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Video instructions and help with filling out and completing Which Form 5495 Subsequent

Instructions and Help about Which Form 5495 Subsequent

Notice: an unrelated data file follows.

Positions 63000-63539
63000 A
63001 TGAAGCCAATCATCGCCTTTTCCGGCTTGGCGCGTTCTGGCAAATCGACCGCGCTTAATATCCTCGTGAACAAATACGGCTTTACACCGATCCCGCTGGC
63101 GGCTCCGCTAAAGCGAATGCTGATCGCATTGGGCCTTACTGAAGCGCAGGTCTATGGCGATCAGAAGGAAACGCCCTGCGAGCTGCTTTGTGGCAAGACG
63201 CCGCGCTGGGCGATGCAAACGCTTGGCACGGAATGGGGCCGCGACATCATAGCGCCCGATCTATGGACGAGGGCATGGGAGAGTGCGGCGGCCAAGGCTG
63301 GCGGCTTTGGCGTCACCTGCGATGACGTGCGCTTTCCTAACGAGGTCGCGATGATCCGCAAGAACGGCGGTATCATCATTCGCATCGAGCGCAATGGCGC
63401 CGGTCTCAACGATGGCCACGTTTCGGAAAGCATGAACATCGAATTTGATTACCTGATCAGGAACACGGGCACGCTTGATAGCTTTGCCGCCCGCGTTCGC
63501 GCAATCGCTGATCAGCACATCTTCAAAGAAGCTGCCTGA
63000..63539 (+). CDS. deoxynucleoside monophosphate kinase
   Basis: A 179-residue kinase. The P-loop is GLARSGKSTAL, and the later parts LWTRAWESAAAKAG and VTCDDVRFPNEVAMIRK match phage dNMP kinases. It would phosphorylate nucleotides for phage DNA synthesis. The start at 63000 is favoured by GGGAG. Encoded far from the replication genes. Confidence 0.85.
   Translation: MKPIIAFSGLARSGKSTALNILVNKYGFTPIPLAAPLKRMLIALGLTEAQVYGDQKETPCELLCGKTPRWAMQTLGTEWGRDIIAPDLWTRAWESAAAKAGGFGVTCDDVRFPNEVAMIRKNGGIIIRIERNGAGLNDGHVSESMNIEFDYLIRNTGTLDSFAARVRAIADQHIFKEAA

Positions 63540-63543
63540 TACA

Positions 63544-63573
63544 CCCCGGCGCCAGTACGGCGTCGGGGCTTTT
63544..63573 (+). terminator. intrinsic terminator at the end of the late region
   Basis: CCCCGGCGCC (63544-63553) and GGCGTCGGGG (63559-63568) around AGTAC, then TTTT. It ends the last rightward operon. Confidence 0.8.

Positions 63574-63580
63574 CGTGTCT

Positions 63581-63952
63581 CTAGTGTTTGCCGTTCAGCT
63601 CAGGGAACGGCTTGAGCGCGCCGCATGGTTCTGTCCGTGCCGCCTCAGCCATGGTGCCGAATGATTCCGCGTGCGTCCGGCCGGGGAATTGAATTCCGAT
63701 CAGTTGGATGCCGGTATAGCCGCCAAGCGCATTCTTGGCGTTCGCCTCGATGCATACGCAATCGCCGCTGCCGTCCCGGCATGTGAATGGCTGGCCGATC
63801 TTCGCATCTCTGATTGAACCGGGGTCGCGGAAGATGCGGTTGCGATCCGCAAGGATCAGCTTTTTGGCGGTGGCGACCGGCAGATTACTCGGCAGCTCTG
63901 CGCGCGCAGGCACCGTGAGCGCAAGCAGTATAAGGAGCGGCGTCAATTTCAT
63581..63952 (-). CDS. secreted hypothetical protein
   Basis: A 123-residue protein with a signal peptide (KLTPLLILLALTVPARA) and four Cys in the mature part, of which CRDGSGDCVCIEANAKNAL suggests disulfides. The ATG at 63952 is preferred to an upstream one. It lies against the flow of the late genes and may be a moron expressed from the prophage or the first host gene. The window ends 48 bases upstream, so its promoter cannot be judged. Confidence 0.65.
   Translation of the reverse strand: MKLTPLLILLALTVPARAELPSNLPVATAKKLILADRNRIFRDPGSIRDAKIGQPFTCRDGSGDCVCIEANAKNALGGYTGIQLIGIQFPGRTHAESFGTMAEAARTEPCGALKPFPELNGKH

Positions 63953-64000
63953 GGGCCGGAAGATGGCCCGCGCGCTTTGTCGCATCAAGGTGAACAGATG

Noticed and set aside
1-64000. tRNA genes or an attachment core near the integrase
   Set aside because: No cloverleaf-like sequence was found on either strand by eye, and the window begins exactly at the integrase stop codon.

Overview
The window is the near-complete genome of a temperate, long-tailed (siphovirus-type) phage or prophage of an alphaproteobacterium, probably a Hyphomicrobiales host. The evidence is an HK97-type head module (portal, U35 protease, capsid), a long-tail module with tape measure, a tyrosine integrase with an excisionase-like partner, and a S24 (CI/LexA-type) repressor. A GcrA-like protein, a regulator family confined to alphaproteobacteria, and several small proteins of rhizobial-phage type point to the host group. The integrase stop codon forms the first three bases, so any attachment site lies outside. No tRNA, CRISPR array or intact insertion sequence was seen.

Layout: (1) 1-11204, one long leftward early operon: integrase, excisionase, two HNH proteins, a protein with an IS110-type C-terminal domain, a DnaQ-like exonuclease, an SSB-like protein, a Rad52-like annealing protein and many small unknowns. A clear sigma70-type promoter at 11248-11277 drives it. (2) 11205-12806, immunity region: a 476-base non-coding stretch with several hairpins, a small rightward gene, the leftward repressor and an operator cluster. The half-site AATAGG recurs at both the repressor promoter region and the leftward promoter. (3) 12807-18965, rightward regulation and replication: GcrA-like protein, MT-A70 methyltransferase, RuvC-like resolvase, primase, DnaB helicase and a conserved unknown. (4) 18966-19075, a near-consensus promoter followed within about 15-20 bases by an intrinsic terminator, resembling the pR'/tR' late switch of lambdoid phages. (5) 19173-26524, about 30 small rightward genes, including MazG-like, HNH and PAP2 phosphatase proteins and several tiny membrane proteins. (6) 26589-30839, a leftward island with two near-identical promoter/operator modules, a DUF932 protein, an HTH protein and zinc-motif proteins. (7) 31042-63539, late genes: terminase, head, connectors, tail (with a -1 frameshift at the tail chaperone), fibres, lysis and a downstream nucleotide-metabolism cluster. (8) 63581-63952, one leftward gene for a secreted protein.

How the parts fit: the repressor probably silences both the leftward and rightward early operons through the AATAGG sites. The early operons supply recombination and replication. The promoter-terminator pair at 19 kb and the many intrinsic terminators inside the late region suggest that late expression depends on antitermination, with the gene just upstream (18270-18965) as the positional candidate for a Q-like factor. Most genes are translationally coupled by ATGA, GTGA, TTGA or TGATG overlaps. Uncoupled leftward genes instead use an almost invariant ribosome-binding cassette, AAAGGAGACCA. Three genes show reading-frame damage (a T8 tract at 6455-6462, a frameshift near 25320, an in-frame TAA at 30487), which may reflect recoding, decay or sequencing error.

I else here and today we'll be talking about subsequent events what is a subsequent event it's an event that occurs between a business's year-end date and the date that the financial statements are approved for issue what does that mean let's look at a timeline to see a fiscal year has a start date and a year end date the fiscal year lasts either one year or an operating cycle whichever is longer I made this fiscal year one year ending December 31st note that two-thirds of all companies have a year end date that's December 31st or close to it so it makes sense that you frequently see this date as a year end date for companies in textbooks between the start and end dates of the fiscal year is the reporting period all transactions that take place during this period must be reported in the financial statements that's the basis of accrual accounting which is required under IFRS and Aspie the year-end date is the cutoff point for recognizing transactions in that fiscal period the cutoff date is the point when one reporting period ends and the next one starts however after the year-end several weeks or months may pass before the Board of Directors approves the financial statements for issue during that time the business will do things like count and price inventory prepare adjusting entries ensure the accounting records are complete and have the financial statements audited this period between the cutoff date and the date when the financial statements are approved is called the subsequent events period during this period events that impact the company's business in a significant way may occur if material should these events be reflected in the financial statements even though they happened after the cutoff date the simple answer is yes if the events are material the stakeholders would need this information to help them predict the future and make decisions without this information the financial statements may be misleading however the answer is far more complicated than that it actually depends on what the event is and when it happened subsequent events are divided into two types adjusting events and non adjusting events let's cover each individually events in the subsequent event period our adjusting events if the actual condition existed before the cutoff date but in the subsequent period additional evidence comes to light that allows the company to improve the measurement of a previous ethis includes information that would have been recorded in the accounts if it had been known at the cutoff date this means that with regards to measurement the preparer should use the best information available including information available during the subsequent events period as long as the condition existed during the reporting period that's critical let's clarify this concept with a few examples using the timeline assume there is a major technological change and you find out about it during the subsequent event period say February 12th this change will make your inventory worth far less because few customers will want to buy it anymore you found out about that change in the subsequent events period but what if the technological change actually occurred on November 21st note that the condition the technological change existed before the cutoff date even though the evidence of the change was found during the subsequent events period the measurement of inventory owned at year-end must be adjusted written down to the lower of cost or net realizable value this meets the requirements of an adjusting event which means that the adjusting entry must be recorded in the accounting system and the updated value of inventory must be reported on the financial statements even though the evidence was discovered during the subsequent events period let's do another example say that a customer declares bankruptcy on March 12th before the financial statements are approved for issue would this fact be reflected in the year-end financial statements by adjusting the accounts the answer is yes the financial statements would be adjusted for estimates such as the allowance for doubtful accounts information during the subsequent events period is used to determine the allowance including actual collections and defaults why because it's likely the customer was already in financial difficulty before the cutoff date we can adjust the measurement of a FDA this is also true for accounts such as sales returns and allowances which are often estimated at period end let's do one more example say that a lawsuit was settled during the subsequent events period on January 31st with your company on the hook for two million dollars of damages if the event that caused the lawsuit happened within the reporting period say in June of the reporting period then the settlement of the lawsuit must be reported in the year-end financial statements by recording a loss on the income statement and a liability on the balance sheet this is again because the condition existed before the year-end date the evidence in the form of the settlement was available in the subsequent events period and that affects the way you would measure the impact of the lawsuit on the company let's now turn our attention to non adjusting events these are events where the condition did not exist before the cutoff date an example would be an accident that destroys a factory on January 28th although the factory definitely existed before the cutoff date the destruction did not happen before the cutoff date the evidence is again available in the subsequent events period but this new evidence would never affect the amounts on the financial statements there would be no adjustment to the account balances why not let's look at an example using the timeline to see why there are no adjustments necessary say that on February 9th there is a severe decline in financial markets and suddenly the investment your company made in the shares of Apple Inc take a dive your investment a long-term asset.